The problem is that anyone can use this to make another file pose as the real file. Weather that file is illegal to distribute in some countries is irrelevant. It could just as well be used to replace a film that criticises some company or government with a modified one which is positive to it. Should bittorrent become popular for distributing large amounts of shareware, freeware, or the like, this would also make it possible to put trojaned versions of these at the top of trackers.

But I shouldn't even have to come up with all these examples of malicious uses of this; the important thing is that it isn't good to have an infrastructure that is vulnerable to random sabotage like this.

Perhaps something that combines freenet and bittorrent, while not consuming huge amounts of memory and processor capacity, would be possible.

Re:So what is the problem? (1)

aussie_a (778472) | more than 8 years ago | (#13649489)

First of all, I cannot read the article because of the corporate proxy filter, so I'm talking "blind" here.

It would appear your workplace doesn't approve the use of the internet for personal uses. Perhaps you should stop surfing slashdot instead of "talking blind." If it is allowed, perhaps you should speak with your sys-admin, if surfing slashdot is somehow tied in to your job and not for personal use, you should definitely speak with a manager and/or sys-admin to see about changing the proxy filter so you can perform your job better.

Re:So what is the problem? (1)

baker_tony (621742) | more than 8 years ago | (#13649586)

Yeah, and don't J walk either, naughty boy.

Re:So what is the problem? (1)

BridgeBum (11413) | more than 8 years ago | (#13649597)

Wow there's a lot of assumptions there.

For example, my work filters do in fact filter out MP3 sites as well as some other categories of sites. However, limited personal surfing is explicitly allowed in the official Acceptible Technology Use documentation, subject to filtering (no porn, warez, mp3, etc.).

It's a far cry from 'allow everything on the internet' to 'no personal surfing allowed'.

Re:So what is the problem? (1)

TheKnave (879982) | more than 8 years ago | (#13649493)

It could also be done to legit files to further the purposes of opposing networks.

If this is mostly the work of the *AA etc on the other hand, I really think that courts should simply throw all their lawsuits on the subject out in future. No-one is allowed to go on vigilante justice sprees - regardless of their own virtue. They don't have the right until people give them the right - in court.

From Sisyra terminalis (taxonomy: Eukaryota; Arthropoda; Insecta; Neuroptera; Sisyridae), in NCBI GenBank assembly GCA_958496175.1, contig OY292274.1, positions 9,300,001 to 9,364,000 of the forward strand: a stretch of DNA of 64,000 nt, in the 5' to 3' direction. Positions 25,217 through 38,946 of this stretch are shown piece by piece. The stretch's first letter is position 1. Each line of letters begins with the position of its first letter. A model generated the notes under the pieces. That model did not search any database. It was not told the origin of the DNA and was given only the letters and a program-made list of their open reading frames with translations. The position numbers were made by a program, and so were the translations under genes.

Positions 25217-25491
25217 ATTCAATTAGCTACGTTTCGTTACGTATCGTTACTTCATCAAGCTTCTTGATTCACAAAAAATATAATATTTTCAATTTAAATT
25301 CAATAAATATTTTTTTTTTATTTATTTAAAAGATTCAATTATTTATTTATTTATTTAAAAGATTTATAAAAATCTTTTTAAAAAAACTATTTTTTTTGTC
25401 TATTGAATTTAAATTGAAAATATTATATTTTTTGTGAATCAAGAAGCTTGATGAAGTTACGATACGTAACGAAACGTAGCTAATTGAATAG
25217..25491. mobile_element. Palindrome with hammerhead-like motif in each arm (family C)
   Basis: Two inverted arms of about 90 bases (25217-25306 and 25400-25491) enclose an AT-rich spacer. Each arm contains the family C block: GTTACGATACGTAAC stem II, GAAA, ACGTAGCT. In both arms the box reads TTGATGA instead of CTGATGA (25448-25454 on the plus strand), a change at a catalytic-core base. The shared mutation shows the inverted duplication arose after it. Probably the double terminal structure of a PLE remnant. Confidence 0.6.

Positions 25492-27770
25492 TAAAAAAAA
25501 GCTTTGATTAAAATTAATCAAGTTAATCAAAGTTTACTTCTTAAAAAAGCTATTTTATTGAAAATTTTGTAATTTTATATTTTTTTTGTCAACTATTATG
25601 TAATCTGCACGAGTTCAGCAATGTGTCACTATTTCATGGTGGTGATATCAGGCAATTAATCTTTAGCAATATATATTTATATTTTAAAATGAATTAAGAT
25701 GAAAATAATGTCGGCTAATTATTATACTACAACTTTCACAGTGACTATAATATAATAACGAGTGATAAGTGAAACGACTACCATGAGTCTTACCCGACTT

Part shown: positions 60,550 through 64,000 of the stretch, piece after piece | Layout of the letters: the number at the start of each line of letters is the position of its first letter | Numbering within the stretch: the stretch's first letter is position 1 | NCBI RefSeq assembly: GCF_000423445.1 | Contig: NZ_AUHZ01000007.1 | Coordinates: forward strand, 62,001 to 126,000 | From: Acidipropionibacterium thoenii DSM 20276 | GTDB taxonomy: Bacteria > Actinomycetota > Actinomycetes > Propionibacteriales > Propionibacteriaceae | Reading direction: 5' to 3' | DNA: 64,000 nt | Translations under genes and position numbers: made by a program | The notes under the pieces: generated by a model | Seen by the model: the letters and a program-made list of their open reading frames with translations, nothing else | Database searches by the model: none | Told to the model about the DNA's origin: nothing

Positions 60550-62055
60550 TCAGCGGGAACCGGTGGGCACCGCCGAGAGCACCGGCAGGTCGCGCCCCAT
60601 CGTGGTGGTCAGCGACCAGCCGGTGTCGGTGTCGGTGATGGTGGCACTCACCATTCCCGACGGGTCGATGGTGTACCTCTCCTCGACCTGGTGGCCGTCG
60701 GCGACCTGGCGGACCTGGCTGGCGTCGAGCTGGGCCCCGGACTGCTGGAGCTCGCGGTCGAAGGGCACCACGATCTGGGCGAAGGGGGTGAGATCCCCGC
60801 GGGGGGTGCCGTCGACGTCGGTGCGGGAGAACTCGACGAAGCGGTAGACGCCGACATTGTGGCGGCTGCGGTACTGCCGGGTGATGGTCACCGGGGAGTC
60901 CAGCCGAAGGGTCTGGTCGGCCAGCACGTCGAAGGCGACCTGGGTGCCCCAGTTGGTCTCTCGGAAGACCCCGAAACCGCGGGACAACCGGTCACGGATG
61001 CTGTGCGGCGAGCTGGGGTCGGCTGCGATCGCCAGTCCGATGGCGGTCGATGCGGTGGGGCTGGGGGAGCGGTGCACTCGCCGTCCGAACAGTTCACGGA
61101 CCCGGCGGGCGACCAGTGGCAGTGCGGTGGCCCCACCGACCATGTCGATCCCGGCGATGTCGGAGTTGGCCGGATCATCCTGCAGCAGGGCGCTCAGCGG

I think it's time to make a better torrent - so that _everyone_ trying to break them for whatever reason has to put more effort into it and pay more to do it. Think of it as Affirmative DRM.

DMCA (4, Interesting)

timmarhy (659436) | more than 8 years ago | (#13649386)

no, what bittorrent needs to implement is some kind of encrypted protection or key for trackers so that any attempt to subvert them is a DMCA violation. turn their own weapon against them.

Re:DMCA (0)

Anonymous Coward | more than 8 years ago | (#13649388)

the torrent site i use uses an encrypted key so each torrent is associated with the user who downloads it. you cant share torrents and you have to be a member to use the site (and its invite only)

id like to see them try this with that site

Why bother? (4, Insightful)

interactive_civilian (205158) | more than 8 years ago | (#13649495)

timmarhy said:
turn their own weapon against them.
Why bother? As this post insightfully noted [slashdot.org] , (probably) the only torrents that will be affected are illegal files anyway. Those of us who are using bitTorrent for legal downloads will not be affected by this.

It seems kind of stupid to try to get Them(tm) to break the law while trying to catch you (in general, not timmarhy personally) break the law, doesn't it? If you have a problem with the business and legal practices of the **AAs (or similar associations depending on your country) then the easiest way to deal with them is to not deal with them at all and not use their products.

Rather than turning their weapons against them, don't give them a reason to use their weapons. Go for the legal stuff. IMHO it tends to be very good anyway. Here is a good place to start: